NASA Wavelength Resources Collection

NASA Wavelength is a collection of resources that incorporate NASA content and have been subject to peer review. You can search this collection using key words and/or the drop down menus to pinpoint resources to use with your audience of learners.
1902 result(s)

Detect Solar Storms

Learners will build a magnetometer, an instrument that can measure slight changes in Earth’s magnetic field that are caused by solar storms. This activity is from the DIY Sun Science app and is for ages 13 and up.

Solar Week Wednesday: Do the Activity: Activity 1: Measuring the Motion of a Coronal Mass Ejection

This is an activity associated with activities during Solar Week, a twice-yearly event in March and October during which classrooms are able to interact with scientists studying the Sun. Outside of Solar Week, information, activities, and resources are archived and available online at any time.

Light Curves

This is a game about light curves that will test your ability to figure out things about an asteroid from just a graph of its brightness. Astronomers use telescopes to collect light curves - measurements of the brightness of distant asteroids over time.

Faces of GPM: Professor Steve Nesbitt, GPM Ground Validation

This short video (02:48) profiles Steve Nesbitt, a scientist affiliated with NASA's Global Precipitation Measurement (GPM) mission.

How Strong are Electromagnets?

This is an activity about electromagnetism. Using a battery and a length of wire, learners will construct an electromagnet and investigate the number of paperclips the electromagnet can hold for an electromagnet with twenty loops of wire versus one with forty loops of wire.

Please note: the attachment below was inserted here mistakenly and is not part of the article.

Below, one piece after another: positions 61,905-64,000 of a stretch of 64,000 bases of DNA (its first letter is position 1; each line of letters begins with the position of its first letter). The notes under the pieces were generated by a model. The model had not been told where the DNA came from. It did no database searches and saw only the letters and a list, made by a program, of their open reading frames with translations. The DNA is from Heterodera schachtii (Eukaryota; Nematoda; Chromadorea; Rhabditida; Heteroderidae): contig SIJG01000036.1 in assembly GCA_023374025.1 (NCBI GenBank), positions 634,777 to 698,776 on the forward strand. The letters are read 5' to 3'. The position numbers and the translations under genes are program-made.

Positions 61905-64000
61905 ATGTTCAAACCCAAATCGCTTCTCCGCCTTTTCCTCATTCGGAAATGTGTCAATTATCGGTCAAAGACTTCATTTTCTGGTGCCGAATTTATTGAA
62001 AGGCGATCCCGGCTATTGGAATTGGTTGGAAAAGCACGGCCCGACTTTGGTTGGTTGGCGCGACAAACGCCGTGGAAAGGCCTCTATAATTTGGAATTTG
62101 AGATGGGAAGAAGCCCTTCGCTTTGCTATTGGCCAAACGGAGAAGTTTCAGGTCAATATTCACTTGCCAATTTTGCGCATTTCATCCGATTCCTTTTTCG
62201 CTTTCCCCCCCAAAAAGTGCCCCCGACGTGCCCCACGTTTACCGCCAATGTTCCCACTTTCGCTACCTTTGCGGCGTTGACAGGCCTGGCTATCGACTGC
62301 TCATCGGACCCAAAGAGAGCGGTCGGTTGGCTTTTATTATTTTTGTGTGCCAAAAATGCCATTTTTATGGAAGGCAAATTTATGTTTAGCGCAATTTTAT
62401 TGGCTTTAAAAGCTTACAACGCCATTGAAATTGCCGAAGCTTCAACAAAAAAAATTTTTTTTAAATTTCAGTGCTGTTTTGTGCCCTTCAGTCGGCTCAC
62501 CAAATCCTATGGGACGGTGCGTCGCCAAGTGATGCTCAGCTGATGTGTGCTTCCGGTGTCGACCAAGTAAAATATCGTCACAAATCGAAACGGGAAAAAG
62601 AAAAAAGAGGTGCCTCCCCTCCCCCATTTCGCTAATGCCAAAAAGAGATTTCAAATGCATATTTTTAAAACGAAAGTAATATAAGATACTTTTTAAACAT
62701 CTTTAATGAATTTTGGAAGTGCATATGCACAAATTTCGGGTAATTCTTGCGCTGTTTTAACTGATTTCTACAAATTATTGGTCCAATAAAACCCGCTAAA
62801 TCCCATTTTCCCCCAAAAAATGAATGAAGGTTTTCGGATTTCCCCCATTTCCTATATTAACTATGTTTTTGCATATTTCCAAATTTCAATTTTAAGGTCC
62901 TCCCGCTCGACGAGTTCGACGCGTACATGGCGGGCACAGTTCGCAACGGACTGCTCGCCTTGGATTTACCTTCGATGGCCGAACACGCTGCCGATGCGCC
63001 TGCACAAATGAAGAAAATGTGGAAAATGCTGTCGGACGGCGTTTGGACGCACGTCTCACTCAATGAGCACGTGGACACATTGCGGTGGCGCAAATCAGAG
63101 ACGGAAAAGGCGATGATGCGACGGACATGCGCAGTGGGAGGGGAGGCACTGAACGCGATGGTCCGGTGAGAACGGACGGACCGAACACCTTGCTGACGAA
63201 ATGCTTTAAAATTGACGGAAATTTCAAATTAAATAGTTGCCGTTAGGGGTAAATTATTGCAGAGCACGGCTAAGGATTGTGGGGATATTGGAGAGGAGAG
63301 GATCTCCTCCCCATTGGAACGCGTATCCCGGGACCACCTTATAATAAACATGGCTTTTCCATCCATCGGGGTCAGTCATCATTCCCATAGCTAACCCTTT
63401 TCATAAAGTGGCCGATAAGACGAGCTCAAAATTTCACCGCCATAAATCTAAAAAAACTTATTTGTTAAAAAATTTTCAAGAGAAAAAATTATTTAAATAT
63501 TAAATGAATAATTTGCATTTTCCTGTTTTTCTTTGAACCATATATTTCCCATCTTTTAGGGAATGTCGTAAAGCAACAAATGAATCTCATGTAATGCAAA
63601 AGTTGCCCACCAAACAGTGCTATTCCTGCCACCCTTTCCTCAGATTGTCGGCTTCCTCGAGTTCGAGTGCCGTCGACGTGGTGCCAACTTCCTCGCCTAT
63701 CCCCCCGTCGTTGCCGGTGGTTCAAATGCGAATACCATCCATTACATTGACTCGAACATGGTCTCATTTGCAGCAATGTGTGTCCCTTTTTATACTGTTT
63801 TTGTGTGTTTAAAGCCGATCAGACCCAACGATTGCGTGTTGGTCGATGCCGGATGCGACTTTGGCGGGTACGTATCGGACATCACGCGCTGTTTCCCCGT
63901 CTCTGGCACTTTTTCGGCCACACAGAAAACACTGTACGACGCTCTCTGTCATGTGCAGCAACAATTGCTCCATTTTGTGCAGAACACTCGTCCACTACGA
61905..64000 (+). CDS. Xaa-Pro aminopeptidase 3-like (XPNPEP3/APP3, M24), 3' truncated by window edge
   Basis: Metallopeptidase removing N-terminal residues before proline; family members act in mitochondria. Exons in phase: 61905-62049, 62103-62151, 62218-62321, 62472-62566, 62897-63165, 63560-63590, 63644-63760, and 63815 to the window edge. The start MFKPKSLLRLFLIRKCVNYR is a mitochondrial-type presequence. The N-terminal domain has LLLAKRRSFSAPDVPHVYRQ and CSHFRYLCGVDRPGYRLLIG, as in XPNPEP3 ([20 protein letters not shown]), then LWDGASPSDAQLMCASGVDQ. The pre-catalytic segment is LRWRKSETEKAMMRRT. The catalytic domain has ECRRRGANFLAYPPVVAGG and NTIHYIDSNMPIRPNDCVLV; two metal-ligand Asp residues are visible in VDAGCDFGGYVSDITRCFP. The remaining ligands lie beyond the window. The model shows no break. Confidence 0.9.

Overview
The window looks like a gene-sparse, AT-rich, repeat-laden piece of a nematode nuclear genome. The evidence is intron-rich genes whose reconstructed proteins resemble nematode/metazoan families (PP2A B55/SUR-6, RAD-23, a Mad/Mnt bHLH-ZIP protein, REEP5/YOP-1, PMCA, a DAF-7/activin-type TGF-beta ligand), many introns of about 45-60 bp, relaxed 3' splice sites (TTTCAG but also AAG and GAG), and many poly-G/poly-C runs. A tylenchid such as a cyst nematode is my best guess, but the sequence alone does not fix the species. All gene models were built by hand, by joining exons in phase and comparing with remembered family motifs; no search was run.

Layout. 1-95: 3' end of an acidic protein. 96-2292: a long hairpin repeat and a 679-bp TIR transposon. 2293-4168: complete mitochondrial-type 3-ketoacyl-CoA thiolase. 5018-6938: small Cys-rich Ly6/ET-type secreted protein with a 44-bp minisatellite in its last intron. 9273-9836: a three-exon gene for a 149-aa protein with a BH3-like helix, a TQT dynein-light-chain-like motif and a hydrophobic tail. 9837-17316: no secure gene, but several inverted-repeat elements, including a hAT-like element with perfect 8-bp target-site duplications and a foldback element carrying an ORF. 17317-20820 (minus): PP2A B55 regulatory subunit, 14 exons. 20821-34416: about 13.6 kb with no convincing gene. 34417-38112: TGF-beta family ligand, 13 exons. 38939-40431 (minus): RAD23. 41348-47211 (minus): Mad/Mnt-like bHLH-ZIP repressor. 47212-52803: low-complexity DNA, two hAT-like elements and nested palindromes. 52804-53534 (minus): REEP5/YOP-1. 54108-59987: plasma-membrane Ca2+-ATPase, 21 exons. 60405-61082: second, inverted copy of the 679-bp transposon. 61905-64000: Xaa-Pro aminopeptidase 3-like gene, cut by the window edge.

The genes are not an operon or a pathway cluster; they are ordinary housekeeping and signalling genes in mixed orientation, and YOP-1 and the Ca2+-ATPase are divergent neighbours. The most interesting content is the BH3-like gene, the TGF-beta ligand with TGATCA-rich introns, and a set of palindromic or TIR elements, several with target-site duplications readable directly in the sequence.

Carbon Production in the US 2002-39

In this problem set, learners will analyze an image of carbon dioxide emissions in the continental US in a given year to answer a series of questions. Answer key is provided. This is part of Earth Math: A Brief Mathematical Guide to Earth Science and Climate Change.

Solar Week Monday: Play the Game

This is a game associated with activities during Solar Week, a twice-yearly event in March and October during which classrooms are able to interact with scientists studying the Sun. Outside of Solar Week, information, activities, and resources are archived and available online at any time.

S'COOL Lesson: Clouds - a Multidisciplinary Study

Clouds serve as a theme in a series of linked introductory explorations in math, language arts, and science.

Going to Extremes

After reading aloud a text on life in extreme environments, students will discuss what life is and the requirements of life. Groups of students will conduct an experiment of their choosing on chia seeds to explore how extreme environments affect the growth of the plant.

How Clouds Form-Understanding the Basic Principles of Precipitation

The purpose of this investigation is to understand the change that takes place when water condenses from a gas to a liquid, and how a change in pressure affects this transformation.

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